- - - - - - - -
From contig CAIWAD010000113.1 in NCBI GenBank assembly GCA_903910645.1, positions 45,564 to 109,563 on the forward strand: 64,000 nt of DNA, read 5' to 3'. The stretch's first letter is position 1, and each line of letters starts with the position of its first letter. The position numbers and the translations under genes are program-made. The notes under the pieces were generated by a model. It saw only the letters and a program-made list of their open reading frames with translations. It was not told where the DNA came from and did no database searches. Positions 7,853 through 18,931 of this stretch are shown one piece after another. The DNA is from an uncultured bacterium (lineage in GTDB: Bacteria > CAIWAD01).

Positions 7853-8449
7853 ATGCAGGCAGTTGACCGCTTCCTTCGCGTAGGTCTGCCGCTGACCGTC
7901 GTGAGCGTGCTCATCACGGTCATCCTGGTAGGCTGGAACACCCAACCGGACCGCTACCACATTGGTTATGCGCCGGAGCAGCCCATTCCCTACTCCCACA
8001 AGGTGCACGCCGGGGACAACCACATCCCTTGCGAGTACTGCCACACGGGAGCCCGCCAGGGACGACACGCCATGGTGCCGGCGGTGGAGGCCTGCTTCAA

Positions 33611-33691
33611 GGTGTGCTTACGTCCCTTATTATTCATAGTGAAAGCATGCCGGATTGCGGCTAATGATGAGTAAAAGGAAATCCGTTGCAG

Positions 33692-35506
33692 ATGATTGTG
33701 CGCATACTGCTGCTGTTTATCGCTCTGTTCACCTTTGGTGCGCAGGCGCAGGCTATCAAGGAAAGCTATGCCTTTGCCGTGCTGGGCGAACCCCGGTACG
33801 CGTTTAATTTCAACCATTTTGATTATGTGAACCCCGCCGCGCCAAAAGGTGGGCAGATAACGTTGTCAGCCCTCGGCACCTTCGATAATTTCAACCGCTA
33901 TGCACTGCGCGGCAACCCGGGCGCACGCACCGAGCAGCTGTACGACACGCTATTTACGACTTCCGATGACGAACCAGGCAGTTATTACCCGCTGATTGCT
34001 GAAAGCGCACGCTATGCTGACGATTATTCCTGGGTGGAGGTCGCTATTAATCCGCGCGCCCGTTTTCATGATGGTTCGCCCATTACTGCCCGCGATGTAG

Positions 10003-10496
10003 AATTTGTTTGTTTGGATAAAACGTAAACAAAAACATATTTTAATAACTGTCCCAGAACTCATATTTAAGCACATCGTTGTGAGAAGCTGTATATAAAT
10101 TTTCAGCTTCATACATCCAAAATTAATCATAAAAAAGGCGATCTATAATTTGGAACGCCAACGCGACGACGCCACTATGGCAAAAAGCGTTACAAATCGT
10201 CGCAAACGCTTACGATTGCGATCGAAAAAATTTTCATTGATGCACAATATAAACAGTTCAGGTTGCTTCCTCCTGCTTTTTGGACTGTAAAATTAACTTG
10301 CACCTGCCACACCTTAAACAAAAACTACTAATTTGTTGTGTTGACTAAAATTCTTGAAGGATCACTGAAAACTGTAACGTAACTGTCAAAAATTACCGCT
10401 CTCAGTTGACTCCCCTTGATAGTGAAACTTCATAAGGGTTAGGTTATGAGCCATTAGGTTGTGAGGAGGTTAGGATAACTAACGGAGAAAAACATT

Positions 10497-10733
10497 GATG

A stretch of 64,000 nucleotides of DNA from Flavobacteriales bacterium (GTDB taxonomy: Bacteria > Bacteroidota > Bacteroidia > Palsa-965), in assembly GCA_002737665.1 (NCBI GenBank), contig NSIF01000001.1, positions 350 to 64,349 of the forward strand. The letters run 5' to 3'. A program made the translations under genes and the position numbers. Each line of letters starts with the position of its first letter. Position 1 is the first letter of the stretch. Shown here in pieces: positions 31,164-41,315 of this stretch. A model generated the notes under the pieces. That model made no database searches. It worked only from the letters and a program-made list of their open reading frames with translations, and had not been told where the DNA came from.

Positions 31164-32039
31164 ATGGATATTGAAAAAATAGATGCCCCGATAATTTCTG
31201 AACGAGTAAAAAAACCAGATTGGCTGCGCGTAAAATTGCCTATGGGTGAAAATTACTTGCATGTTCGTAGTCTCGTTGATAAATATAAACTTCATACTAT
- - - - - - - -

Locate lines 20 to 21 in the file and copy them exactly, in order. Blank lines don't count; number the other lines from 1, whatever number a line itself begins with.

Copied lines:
Positions 10497-10733
10497 GATG